An article I recently read in a magazine about improving your life started me thinking about ways to improve your writing.
1. Start Small
Big projects can sometimes be overwhelming. Break them into bite-size pieces. I'm guilty of stressing over not writing the 20 pages a week I'd planned. Setting goals smaller, say 3 pages a day, will get almost the same results, with less stress. And if you don't get the exact amount done, don't beat yourself up. Even one paragraph or page is one more than you had before, and 500 or so words closer to your final word count.
2. Believe in Yourself
A bad review can hurt, but the pain is temporary. But that inner critic that tries to hold you back and tear down your efforts (you're a lousy writer, you'll never get anywhere, why are you wasting your time?...) can be worse. Believe in you. Think on what you've accomplished and move forward. One rejection is just that. It's not the end. Don't let rejection stalk you. Send that story or project to another publication and move on to the next one. Having at least a few stories circulating (some say 10 or 12 if you can) will prevent you from obsessing over one.
3. Learn From Others
Success comes from listening to others who have already been there. Check out the experiences of other writers in your genre. Study the works of writers you admire to see how they did it. No matter how many years you've been writing, there is always something new to learn.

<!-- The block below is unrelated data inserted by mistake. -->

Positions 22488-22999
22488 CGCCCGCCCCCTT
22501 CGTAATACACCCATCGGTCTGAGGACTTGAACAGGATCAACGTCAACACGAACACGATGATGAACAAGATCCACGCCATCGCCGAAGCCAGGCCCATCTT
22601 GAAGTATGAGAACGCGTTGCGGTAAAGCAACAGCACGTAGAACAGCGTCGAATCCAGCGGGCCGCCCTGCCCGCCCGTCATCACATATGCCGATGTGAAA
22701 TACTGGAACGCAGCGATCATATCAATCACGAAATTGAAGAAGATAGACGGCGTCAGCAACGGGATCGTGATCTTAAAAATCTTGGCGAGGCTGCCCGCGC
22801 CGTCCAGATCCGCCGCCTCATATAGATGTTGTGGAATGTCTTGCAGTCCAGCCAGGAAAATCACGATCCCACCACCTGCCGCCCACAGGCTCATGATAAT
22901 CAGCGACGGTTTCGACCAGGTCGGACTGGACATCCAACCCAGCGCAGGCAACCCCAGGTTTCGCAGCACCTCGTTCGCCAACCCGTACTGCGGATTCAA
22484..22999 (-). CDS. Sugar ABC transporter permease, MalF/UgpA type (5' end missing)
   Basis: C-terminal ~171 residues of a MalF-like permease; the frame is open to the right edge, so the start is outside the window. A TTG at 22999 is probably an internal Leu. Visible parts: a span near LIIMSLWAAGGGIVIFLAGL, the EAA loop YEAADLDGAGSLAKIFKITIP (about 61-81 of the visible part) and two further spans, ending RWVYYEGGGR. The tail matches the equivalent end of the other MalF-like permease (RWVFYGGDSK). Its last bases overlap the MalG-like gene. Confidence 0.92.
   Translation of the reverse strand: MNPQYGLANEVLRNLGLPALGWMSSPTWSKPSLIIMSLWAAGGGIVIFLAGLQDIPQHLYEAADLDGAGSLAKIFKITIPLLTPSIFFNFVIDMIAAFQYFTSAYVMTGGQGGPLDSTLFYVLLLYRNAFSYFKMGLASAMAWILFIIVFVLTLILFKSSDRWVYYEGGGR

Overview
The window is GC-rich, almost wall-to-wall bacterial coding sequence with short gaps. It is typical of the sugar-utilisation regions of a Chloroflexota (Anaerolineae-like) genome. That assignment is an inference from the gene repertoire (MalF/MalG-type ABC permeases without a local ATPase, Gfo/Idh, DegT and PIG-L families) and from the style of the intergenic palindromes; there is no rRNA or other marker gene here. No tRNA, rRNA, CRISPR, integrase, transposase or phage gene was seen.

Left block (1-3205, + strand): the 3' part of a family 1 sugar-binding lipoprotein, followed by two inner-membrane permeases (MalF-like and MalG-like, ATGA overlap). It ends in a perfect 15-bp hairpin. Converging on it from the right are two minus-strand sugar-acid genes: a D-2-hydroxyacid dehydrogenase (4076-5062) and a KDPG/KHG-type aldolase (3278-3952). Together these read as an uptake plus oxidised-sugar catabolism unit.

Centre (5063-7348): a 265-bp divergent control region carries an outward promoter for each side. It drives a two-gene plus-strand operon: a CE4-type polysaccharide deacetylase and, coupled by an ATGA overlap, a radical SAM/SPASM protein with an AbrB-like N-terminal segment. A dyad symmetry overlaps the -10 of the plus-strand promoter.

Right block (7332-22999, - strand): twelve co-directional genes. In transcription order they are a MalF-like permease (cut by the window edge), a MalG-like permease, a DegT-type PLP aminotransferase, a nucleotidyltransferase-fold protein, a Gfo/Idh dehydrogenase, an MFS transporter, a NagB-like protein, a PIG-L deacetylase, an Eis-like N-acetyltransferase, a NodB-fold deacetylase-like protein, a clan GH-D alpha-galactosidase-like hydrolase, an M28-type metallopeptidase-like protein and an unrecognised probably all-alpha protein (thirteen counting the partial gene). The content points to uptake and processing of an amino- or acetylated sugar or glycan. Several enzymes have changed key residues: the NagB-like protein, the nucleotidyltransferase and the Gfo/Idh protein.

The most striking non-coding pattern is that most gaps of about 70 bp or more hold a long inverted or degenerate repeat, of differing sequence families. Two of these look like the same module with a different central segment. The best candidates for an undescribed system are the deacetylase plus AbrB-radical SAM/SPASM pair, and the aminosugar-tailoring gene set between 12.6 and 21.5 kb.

4. Review Yourself
A little self-evaluation can be good to gauge where you are in your writing goals and progress. Be honest; don't be afraid to point out your shortcomings, but also decide on how to improve them. Maybe you've only been published in lower paying markets and are afraid to move to the next level. Pick a market you haven't written for; study the content, and work on a story to submit. Becoming a better writer doesn't mean treading water; test the waters in new markets.
5. Make Goals
Goals keep you from stagnating, but make them reasonable. Start with one goal, like planning to get published in a new magazine in your genre, or working on a story in a different genre or field. When that goal is accomplished, make a new goal. Keep moving forward and don't stress over how long achieving that goal may take. It isn't a race. Work at the pace you feel comfortable with.
6. Seize the Day!
Swallow your fears. Some opportunities only come once. Don't be afraid to take a chance. You never know where it will lead.
7. Don't Fear Mistakes
You'll make mistakes; you'll write less than stellar stories. We all have. It's one mistake. Even if you make the same mistake, it's not the end of the world. Learn from them. Every mistake only makes you stronger.
8. Don't Be a Victim
Self-pity leads to depression, which leads to inactivity, self-doubt and can be a vicious spiral that robs you of your energy and happiness. No matter your circumstances, there is no reason to sit still and be unproductive. Don't make excuses, do something. There are tons of free resources available. Use the Internet and computers at the library. See if there is a niche in your community where you can volunteer or provide a service. See #5.
9. Be Happy
We all can't be Rockefellers or live like them. Always thinking the grass is greener on the other side will never make you satisfied. Look closer and you'll find crabgrass and weeds there, too. Enjoy your faith, friends, family, pets, and hobbies. Shut off the computer and make time to exercise and have some fun. You'll feel better and be more productive.
10. Think Positive
It takes less energy to think positive and will add more to your life and your writing.
** Your turn: Have any favorite tips or lifestyle changes you've made that also helped to improve your writing? Please share!